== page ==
Stardust Review

Dir: Matthew Vaughn
Starring: Charlie Cox, Claire Danes, Robert De Niro, Michelle Pfeiffer, Mark Strong
Run. Time: 130 mins

Stardust chronicles the quest of a young man named Tristan Thorn as he enters a fabled land to obtain a fallen star and bring it back to the object of his affections, only to discover that the star is something quite more than an interesting piece of rock. On his way he meets many strange and exciting characters all wrapped up in his journey somehow. Through his adventure he finally matures from a country boy to a great man.

Stardust is based on the graphic novel of the same name by Neil Gaiman and illustrated by Charles Vess, which I must confess I have never read. Gaiman’s previous fantasy work (principally the Sandman series) has been fantastic and has a knack for looking at many fantasy staples in new ways whilst being built on superb characterisation. The film doesn’t have quite the same feel as Gaiman’s other work, seeming a little more grounded but thankfully an equally wicked, if markedly different, sense of humour remains. The comedy is what forms the backbone of the film, sharing equal emphasis with the fantasy elements. This unashamed comedic approach makes Stardust stand out and seem fresh in a market saturated with Lord of the Rings clones. This take has been seen before in the classic The Princess Bride, but Stardust has an even more unusual source material and pushes the boundaries further with the comedy, drawing more from the characters themselves than satirising the genre. Importantly, the humour actually works. Coupled with this the film does have a genuinely epic feel as the paths of the different characters collide although some of the wide, seeping shots do seem a little forced in a film so focused on its characters. The story plays out quite well with the requisite reveals suitably unexpected and unrelenting build to the climax present. The film starts quite slowly but soon the laughs come flooding out and there are some truly inspired moments played purely for comedy, with a particular mention to the ghosts of a certain number of princes hanging about until the right of succession is sorted between their remaining murderous siblings. That such an inspired premise is played for laughs gives the entire film an undeniable charm and heightens the enjoyment somewhat. Stardust really is one of the funniest films I’ve seen all year and that humour is carried entirely by the cast.

Charlie Cox is brilliant as our young hero conveying charm and wit and making the transition from bumbling shop boy to dashing hero both natural and totally believable. . His on-screen chemistry with Claire Danes is absolutely tangible and every time the two have the screen to themselves you’re entirely engrossed. Danes, herself, is adorable as the fallen star, striking just the right chord between sweet and sassy. The changing nature of their relationship plays out beautifully as well. The supporting cast is terrific, featuring a revelatory performance from De Niro, as Captain Shakespeare, a lightning pirate, a nicely menacing turn from Mark Strong as the ruthless Septimus, and an honourable and honest display from Michelle Pfeiffer as a witch clinging to her youth (although Pfeiffer still looks stunning). Cameos from pillars of British comedy help elevate the film to even higher levels as even the throwaway gags are delivered impeccably and I can’t remember any glaring misses in the humour.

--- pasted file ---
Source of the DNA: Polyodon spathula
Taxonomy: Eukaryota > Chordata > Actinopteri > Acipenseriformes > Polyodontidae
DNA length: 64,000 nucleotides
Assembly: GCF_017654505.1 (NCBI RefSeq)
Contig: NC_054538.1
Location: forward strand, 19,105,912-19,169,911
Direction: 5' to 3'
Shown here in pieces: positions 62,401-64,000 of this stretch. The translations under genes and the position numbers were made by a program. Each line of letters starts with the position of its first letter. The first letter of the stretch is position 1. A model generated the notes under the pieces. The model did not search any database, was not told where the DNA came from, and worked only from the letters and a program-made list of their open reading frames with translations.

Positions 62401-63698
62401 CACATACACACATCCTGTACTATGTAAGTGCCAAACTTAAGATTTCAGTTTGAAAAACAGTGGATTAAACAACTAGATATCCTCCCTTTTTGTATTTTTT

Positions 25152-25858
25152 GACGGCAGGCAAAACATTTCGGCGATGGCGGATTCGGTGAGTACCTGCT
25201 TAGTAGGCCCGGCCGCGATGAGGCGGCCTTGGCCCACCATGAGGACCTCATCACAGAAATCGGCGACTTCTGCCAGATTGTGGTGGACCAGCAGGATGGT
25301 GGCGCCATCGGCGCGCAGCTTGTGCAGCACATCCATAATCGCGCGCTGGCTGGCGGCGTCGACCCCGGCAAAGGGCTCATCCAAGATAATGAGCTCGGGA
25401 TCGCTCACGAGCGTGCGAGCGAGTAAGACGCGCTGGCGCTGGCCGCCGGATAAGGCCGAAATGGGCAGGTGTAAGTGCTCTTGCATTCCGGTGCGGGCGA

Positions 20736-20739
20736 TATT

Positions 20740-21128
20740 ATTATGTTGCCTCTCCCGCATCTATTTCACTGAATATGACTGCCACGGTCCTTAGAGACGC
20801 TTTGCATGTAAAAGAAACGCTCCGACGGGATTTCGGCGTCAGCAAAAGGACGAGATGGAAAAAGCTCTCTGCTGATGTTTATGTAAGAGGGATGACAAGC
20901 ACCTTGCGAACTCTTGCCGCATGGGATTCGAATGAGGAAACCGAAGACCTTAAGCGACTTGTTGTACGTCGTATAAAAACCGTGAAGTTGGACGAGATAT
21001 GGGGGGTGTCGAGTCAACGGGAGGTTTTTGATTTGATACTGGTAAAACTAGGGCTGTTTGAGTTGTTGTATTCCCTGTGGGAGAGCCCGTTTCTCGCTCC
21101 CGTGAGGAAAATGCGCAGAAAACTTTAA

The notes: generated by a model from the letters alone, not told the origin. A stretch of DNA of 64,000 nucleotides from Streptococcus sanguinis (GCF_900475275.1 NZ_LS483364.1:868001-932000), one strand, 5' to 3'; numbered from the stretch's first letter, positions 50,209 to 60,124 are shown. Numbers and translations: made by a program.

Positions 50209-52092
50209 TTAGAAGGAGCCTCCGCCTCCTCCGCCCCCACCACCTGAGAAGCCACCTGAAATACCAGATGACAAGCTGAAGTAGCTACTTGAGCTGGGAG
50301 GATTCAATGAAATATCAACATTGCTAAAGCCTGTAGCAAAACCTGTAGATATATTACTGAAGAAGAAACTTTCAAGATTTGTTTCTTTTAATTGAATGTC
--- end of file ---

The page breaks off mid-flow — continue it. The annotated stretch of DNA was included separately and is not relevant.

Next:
The Special Effects are very impressive and importantly subdued. Those elements rendered with CGI are almost all inanimate objects with some beautiful art design as well as some magic effects, but green-screen is used sensibly and there are no distracting fights with poorly rendered monsters and suspension of disbelief is never broken. The team really did an excellent job and everything seems to come together quite beautifully. The soundtrack is unspectacular but conveys all of the emotion necessary in the film: tenderness, tension, fear as well as being riveting during the action sequences. The pacing is excellent and the film is just about exactly the right length and fits a lot in without seeming rushed.

The film is not without its problems. Some of the characterisation in the first act seems a little odd and all but disappears without explanation in the latter part of the film. There are a couple of noticeable “deus ex machina” moments and some parts where the action, or inaction, of characters is a bit puzzling. There are also some structural problems. Again, the first act never feels as if its characters’ paths are truly running parallel and there is a lot of expository speech contained within the narration, which often feels like a rather cheap method of storytelling, even for this particular genre, although Ian McKellen’s voice is well-suited to the role. Finally, there’s one particular scene towards the end that seems very out of place. Most of the death in the film is treated comically, which keeps everything fun, and this one is meant to be as well but, to me, it felt unnecessarily cruel in its attempt to amuse and just ended up being a bit unsettling and jarring the flow of the film.

These flaws are minor when compared with the triumph of the rest of the film. What has been crafted here is a delightful piece of cinema with a great sense of humour and a resounding feeling of fun in an age where family films are either very serious or misunderstand what it means to appeal to the entire audience. By taking this approach Stardust sets itself apart and Matthew Vaughn has proven that he has skills beyond the gangster genre. You will definitely haves some unashamed, old school fun at the cinema with Stardust, without the slightest feeling of being dated.

Originally posted Friday, 7 December 2007.

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